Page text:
Engineer Presses FCC to Widen Translator Applicant Pool

Petition submitted prior to the opening of the first cross-service FM translator window in 2017
Author:
Publish date:

A radio station owner and engineer has asked the Federal Communications Commission to reconsider who gets a green light to apply for an FM translator.

Engineer Edward A. Schober petitioned the FCC to reconsider rules that govern who can apply for a cross-service FM translator. Schober is asking that eligibility be widened for the soon-to-be-opened cross-service FM translator auction filing window for AM broadcasters (that window is to be open July 26 through Aug. 2). In addition, Schober requested that the FCC consider accepting applications for the second 2017 Auction Window from any AM station that filed in the 2016 modification window — assuming that their application does not conflict with any application filed by a station that did not use the 2016 modification window.

According to his petition, Schober said that the July 26 window be extended to an additional eight classes of AM licensees who may have applied to move FM translators in either of the two 2016 windows.

Schober said the FCC has unfairly limited eligibility to some AM stations. While he agrees that limiting access to the window can ensure that a new batch of AM stations are able to take advantage of this opportunity, the blanket nature of the FCC’s current eligibility rules “unfortunately is unfair to certain licensees who applied in the previous windows.”

Instead, Schober requests the FCC reconsider the eligibility limitations, and suggested that if a station meets the following eligibility requirements they should still be able to submit an application to the upcoming window.

● Applicants who filed applications that were defective, conflicting or otherwise not grantable and were dismissed, and no modification was granted
● Applicants whose applications were dismissed to resolve application conflicts
● Applicants who lost at auction
● Applicants whose licenses were granted but silenced due to interference (Conditioned on returning the outstanding license)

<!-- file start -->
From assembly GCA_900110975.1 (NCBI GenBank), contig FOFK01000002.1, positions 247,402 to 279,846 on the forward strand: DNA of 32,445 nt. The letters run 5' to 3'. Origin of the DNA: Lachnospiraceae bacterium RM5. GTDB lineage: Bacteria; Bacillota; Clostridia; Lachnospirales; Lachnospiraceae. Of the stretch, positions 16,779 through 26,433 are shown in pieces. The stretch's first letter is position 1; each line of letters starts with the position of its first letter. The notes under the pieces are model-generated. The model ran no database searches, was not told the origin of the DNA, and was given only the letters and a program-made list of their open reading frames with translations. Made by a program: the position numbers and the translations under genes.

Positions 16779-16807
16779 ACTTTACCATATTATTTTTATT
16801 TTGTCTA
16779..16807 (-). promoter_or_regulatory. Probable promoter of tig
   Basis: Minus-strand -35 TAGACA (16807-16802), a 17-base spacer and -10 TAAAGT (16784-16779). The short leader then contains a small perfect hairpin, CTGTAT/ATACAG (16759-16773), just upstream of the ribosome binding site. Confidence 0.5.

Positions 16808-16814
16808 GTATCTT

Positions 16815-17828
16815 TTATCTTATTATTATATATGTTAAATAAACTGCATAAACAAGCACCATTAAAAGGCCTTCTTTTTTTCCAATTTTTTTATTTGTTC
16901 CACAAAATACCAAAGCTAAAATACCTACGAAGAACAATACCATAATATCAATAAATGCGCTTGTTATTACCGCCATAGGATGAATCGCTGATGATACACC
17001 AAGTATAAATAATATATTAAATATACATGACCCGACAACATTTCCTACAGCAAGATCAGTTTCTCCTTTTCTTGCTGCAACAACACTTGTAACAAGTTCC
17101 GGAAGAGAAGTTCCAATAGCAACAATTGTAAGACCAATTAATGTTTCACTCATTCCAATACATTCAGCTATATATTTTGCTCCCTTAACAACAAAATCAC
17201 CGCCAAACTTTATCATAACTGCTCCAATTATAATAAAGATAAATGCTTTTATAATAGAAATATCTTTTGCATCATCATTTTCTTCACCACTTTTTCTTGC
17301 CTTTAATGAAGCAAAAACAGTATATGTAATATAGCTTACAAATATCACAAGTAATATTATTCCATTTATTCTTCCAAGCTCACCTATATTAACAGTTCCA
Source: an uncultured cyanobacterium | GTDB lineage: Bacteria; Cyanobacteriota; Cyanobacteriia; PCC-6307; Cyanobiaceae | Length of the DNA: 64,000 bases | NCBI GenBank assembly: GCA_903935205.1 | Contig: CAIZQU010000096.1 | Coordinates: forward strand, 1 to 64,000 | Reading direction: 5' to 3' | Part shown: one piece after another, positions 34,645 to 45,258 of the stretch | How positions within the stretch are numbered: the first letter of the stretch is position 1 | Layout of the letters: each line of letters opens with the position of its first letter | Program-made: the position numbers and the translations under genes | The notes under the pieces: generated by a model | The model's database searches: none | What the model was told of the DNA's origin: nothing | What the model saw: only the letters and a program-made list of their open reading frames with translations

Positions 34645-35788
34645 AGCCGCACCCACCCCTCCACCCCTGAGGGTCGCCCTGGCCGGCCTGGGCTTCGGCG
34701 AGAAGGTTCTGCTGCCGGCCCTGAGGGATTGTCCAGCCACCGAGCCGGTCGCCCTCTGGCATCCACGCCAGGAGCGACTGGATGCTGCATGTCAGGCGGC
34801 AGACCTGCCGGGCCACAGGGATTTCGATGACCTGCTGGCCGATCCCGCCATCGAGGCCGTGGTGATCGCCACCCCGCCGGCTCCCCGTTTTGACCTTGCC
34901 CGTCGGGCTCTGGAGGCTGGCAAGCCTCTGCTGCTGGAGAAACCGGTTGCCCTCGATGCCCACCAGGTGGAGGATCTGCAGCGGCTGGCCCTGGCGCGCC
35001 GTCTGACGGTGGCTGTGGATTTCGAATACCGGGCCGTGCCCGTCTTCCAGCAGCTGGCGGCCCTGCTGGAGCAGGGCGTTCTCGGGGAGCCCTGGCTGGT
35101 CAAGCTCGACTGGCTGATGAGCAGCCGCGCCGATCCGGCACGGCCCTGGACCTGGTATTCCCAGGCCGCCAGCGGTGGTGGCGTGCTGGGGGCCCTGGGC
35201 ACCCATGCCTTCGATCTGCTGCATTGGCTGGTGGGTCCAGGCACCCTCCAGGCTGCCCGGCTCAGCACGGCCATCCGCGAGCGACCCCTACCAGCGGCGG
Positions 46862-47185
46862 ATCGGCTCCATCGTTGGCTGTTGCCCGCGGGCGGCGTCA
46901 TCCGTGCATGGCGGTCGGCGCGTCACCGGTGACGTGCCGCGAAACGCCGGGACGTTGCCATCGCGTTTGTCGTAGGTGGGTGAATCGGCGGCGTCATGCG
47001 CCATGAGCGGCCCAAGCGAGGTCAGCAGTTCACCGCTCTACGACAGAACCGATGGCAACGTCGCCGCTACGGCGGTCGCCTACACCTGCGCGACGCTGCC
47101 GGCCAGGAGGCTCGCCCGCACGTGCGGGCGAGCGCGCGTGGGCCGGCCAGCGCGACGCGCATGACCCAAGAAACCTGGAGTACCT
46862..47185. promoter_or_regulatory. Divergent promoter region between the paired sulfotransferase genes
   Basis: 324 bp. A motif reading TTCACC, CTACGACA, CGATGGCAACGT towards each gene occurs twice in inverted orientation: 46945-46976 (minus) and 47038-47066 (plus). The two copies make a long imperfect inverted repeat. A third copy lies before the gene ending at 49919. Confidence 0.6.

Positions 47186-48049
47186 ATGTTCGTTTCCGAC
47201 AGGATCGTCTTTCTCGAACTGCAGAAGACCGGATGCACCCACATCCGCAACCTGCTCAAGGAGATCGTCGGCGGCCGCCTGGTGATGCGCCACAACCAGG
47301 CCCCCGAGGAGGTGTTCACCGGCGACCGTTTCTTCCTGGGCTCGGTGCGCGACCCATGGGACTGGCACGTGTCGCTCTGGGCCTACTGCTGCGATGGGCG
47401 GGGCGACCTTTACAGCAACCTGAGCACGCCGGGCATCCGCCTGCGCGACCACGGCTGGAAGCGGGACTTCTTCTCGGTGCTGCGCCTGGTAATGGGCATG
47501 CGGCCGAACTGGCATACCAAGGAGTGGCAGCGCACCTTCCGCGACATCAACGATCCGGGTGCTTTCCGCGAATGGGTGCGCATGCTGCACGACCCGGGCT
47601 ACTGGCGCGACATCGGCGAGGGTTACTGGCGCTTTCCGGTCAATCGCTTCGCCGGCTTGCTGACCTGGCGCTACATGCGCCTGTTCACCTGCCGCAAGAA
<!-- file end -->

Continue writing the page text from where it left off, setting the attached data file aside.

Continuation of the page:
● Applicants whose licenses were granted but silenced due to changes in full-power FM stations (Conditioned on returning the outstanding license)
● Applicants whose licenses were substantially limited (reduced power or height) due to interference or changes in full-power FM stations (Conditioned on returning the outstanding license)
● Applicants whose construction permit remains tolling due to environmental issues, local approvals, unresolved petitions or informal objections (Conditioned on return of the outstanding construction permit)
● Applicants whose construction permit or underlying construction permit expired while awaiting approval of federal, state or local government action

According to Schober, these applicants were either simply unsuccessful in the process of acquiring and moving an FM translator to their AM signal, or were stymied by bureaucratic delays in resolving missteps.

Schober also requests that the FCC consider another set of applications in the second 2017 Auction Window. Any AM station that filed in the 2016 modification windows should be allowed to apply in the second 2017 window — on the condition that their application does not conflict with one filed by a station that did not use the 2016 modification window.

“Many rural stations would highly benefit from translators in more than one village, and denying them the opportunity to provide this service seems shortsighted, particularly when the AM station covers a wide area, and the village may have several frequencies available, but is too small to support a station of its own,” he said.

Schober is an engineer with New Jersey firm Radiotechniques Engineering, a member of several organizations that own AM and translator stations, the sole owner of an AM station and FM translator in Pennsylvania, and auction winner for a new AM station in that same state.

“This long awaited window is great, but it cuts a few AM stations out of the mix that should be able to get a bite of the apple,” Schober told Radio World.

Related